By Giovanna Maselli

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WASHINGTON (CBSMiami) – Attorney General Jeff Sessions faced the Senate to talk about the Russia probe and Comey’s firing.

Sessions started off by saying any suggestion he participated in or was aware of any collusion with the Russian government is an “appalling and detestable lie.”

The attorney general recused himself from the Russia investigation after he admitted that he had not disclosed two encounters with Russian ambassador Sergey Kislyak in 2016. Despite that he says he recused himself over a Department of Justice policy.

“I thought there was a problem with me being able to serve as attorney general over this issue and I felt I would possibly have to recuse myself,” said Sessions.

Comey last week hinted that there might be more to Sessions’ recusal.

“We also were aware of facts that I can’t discuss in an opening setting,” Comey told the panel last week.

The attorney general denied any suggestion of a third encounter with Russian officials. He also denied that he had a meeting at the Mayflower Hotel with Kislyak on April 27, 2016 ahead of Trump’s first foreign policy speech.

“I may have had an encounter during the reception,” Sessions said about it.

As for the firing of former FBI Director James Comey, Sessions was asked about his role in the matter even though President Trump said he had made his own decision on the matter.

“I believe it’s been made public that the president asked us our opinion. It was given and he asked us to put it in writing….I would let his words speak for themselves,” said Sessions on Comey’s firing.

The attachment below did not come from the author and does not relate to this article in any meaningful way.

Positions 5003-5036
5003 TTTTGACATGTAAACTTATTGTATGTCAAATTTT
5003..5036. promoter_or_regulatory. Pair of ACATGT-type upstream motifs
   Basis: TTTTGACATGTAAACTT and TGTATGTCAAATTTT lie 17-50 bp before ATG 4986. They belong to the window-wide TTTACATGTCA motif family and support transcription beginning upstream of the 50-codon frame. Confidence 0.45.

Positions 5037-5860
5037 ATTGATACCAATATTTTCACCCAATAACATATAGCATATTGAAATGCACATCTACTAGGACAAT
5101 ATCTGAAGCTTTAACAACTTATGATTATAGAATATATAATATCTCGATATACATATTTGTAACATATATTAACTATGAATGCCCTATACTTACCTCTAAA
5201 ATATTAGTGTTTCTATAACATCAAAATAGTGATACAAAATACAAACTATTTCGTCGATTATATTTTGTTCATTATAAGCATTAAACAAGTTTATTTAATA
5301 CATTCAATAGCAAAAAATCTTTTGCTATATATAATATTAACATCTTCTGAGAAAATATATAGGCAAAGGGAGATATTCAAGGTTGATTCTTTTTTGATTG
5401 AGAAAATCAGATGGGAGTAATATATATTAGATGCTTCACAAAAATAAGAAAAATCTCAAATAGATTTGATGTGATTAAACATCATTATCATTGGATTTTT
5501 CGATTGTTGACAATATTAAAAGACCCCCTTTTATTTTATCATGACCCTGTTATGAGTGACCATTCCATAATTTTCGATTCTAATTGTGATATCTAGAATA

When pressed about it by Senator Dianne Feinstein (D-CA), Session responded with few words.

“Do you concur that POTUS was going to fire Comey regardless,” asked Sen. Feinstein.

“I guess I’ll just have to let his words speak for [themselves],” responded Sessions.

He also added, “a fresh start at the FBI was probably the best thing.”

The attorney general said that Comey conveyed to him that he was concerned about a private meeting the former FBI director had with the president.

“Do you remember lingering? Do you remember feeling that you needed to stay,” asked Florida Senator Marco Rubio on Comey’s suggestion that Sessions lingered when he realized Comey would be left alone with the president.

Sessions said he did recall being one of the last ones to leave but that Comey did not express his concerns until the next day.

“He was concerned about it,” said Sessions.

Senate members also asked Sessions about Trump’s suggestion there are recordings of the president’s private conversations with Comey at the White House. To that, Sessions said he did not know about it.

As for the independent Russia probe, Sessions was asked about speculation that President Trump is considering firing Special Counsel Robert Mueller.

“I have confidence in Mr. Mueller,” responded Sessions.

In a hearing earlier in the day, Deputy Attorney General Rod Rosentein was asked about it. To that he said , he did not see a cause for it and it would be up to him.

“Senator I’m not going to follow any orders unless I believe those are lawful and appropriate orders. Under the regulation special counsel Mueller may only be fired for good cause,” said Rosenstein.


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